It’s a well known fact even our reviewers will admit – Qwel & Maker are stereotyped as hip-hop for nerds. I suppose when your name starts with a Q and you’re signed to a label that sounds like a chain of islands, people are going to make unfair assumptions from jump. Can you imagine Galapagos 4 changing their name at this point though? Def Galapagos? Galapagos Jam? Nahhhh kid, it doesn’t work, nor does the idea that Qwel should try to conform to some nebulous idea of keeping it real. In fact the point of his whole career has been to be an UN-typical cat who doesn’t conform – representing for Chi-Town while simultaneously representing a style and sound all his own.

“This new album is a testimony to the hard work and thoughtful care that the two put into all of their music.” – “Beautiful Raw” press release

I come into this review favorably biased toward Qwel & Maker based onpast experience, but for those unfamiliar let break it on down. Vocally I think of him as being a Midwestern blend of AZ in vocal tone, Common in accent, and Lyrics Born in his detailed construction. Even though Qwel clearly puts hard work into each and every one of his verses, he seems to toss off his lines effortlessly, with the polished delivery that only an experienced and self-confident emcee can. At times while listening to Qwel I get the feeling that 35 years of rap history culminated in a single moment. I’m not saying he’s the perfect emcee – that’s going too far – but I will argue that he’s one of the best rappers you probably don’t know. If you put him in that same conversation as Nas, Jay-Z, Posdnuos, Eminem, et cetera I’d be fine with it. As a non-random example I’d like to quote from “Lake Effect”:

“Where tears run the mazes of numb faces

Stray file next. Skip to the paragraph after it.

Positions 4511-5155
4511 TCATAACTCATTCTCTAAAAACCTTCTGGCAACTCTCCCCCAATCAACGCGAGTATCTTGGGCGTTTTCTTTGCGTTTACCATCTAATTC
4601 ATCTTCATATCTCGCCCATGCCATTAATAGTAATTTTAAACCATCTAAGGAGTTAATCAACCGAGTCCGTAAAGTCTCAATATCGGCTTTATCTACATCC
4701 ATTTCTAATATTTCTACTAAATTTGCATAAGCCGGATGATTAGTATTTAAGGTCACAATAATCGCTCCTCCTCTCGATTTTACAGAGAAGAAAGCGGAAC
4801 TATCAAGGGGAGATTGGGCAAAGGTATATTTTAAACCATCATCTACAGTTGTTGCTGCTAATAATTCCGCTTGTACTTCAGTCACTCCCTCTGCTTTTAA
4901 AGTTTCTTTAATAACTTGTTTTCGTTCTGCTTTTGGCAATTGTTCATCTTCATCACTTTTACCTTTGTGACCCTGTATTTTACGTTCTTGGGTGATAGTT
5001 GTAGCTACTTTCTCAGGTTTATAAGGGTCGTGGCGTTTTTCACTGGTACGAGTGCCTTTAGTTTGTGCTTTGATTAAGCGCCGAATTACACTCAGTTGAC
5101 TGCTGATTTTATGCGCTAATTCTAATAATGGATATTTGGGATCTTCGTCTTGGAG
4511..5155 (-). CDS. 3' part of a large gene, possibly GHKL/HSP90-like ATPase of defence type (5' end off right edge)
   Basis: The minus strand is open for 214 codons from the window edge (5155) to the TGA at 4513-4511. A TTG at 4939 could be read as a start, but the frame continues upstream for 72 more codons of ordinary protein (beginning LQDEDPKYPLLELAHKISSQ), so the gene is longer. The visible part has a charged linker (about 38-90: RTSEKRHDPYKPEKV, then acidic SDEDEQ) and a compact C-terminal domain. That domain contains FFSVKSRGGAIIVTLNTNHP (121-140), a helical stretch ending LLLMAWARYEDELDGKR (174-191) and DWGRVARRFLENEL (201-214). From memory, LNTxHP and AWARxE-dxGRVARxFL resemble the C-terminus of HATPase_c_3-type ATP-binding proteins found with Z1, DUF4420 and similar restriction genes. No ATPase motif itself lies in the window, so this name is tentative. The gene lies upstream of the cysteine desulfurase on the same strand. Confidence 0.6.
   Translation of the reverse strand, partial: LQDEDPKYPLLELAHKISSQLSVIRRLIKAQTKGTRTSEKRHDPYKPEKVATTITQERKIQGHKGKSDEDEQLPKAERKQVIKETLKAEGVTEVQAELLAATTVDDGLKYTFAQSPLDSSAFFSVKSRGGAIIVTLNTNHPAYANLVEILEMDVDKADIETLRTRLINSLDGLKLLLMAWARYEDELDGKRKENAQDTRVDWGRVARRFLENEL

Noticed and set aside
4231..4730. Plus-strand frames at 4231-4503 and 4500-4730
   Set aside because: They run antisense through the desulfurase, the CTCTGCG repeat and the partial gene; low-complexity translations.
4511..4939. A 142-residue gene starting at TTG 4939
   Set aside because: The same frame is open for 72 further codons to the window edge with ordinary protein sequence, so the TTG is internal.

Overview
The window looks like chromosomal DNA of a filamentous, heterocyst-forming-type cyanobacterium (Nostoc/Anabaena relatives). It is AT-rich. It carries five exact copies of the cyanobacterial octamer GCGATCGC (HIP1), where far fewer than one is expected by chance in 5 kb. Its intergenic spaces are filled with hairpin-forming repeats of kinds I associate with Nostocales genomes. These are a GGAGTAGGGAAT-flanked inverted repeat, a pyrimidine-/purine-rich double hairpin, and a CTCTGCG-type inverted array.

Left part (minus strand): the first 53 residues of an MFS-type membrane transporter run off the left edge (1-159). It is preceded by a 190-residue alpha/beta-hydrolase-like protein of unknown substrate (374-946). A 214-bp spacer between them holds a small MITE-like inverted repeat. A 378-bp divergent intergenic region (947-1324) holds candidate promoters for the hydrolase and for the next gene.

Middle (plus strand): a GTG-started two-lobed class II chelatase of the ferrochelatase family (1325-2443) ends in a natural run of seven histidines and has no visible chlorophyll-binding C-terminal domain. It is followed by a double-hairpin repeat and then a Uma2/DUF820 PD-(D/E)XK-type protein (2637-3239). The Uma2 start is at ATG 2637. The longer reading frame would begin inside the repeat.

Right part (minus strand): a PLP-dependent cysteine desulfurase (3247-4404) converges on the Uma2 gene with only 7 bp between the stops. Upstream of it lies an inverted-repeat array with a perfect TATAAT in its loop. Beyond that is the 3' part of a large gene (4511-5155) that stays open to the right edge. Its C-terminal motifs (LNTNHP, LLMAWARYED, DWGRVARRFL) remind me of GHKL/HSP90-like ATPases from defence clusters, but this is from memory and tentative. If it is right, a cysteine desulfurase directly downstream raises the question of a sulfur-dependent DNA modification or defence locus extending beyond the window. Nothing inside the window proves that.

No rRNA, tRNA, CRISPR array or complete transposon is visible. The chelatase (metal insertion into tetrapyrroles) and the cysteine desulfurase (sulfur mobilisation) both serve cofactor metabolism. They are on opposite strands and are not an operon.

And fears comes and goes stung the stage from the front pages
And tippy toe the slushy street, where the drunk sleeps
The red line stuck in Vietnam and the bum speeches
of rusty beaches in deep water, and one-eyed pigeons
who fight for chicken bones and miss the sunshine thinning
Everybody got they punchlines grinnin, she know a thousand Capones
The C&J don’t leave her housing alone”

Admitting there may be a transcription error in there doesn’t take away from the grander purpose of the example – it shows the level of narrative detail that Qwel tosses off in a typical (pun intended) song. Rappers often say that they are creating cinematic portraits with their words, but when Q says “heaven’s a million miles away from Chicago” on this song it’s not just a metaphysical construct. Q can be both proud of his home town and unapologetic about it, making you feel every bit of the grime and grit, noting you “only see the stars” when you’re “tipping back the bottle.” It’s a hard place to be young, black and a dreamer – the entire system seems designed to crush your dreams and trample them underneath. Qwel proves that a flower grows even in the City of Broad Shoulders.

“But here I am, all grown and crummy, good as can gets
Put our praise away, they’re waiting on checks
Somethin happen to ’em
and grabbin out of balance calloused faded on deck
Tainted talent of an intellect that ain’t got nathin
that ain’t got faith and have it all still ain’t got nathin
Either bank or pray or put it on stress the broken pendulum
As a child it was all so simple and less literal
I grew up, I got smart, I got cynical
I got math, I got art, I got miniscule fame
Got pride, got pitiful – but as a child it was all so simple…”

“Each carefully crafted track could stand alone as a highlight, claiming rightful shine as the lead single.” – “Beautiful Raw” press release

Normally I eschew the hyperbole of a press release as worth no more than the salary of the writer (and in the music industry that’s probably an intern making less than an opening act on a regional rap tour) but Maker’s production is the perfect counterpoint to Qwel’s style. The distorted vocals and rusty pianos of “Abracadabra” should sound noisy, but it’s amazingly beautiful in concert – like a rap version of what gets called “found art.” “Wreck Room” is 180 the other direction – chippy drums, windy sounds, pipe organs and slickness swirled into a cohesive whole. The electric jazz of “Reach for the Sky” is just as pleasing as the loping shuffle of “On One,” and the nearly hippie feel good vibe of “Through the Sidewalk” is well met by the somber folk song stylings of “If I Could Sing.” It’s a trope of my reviews to refer to great combos as Premier & Guru or Pete Rock & CL, and yet Qwel & Maker deserve it because they are that good – and they deserve your attention for the same reason.

Qwel & Maker :: Beautiful Raw
9Overall Score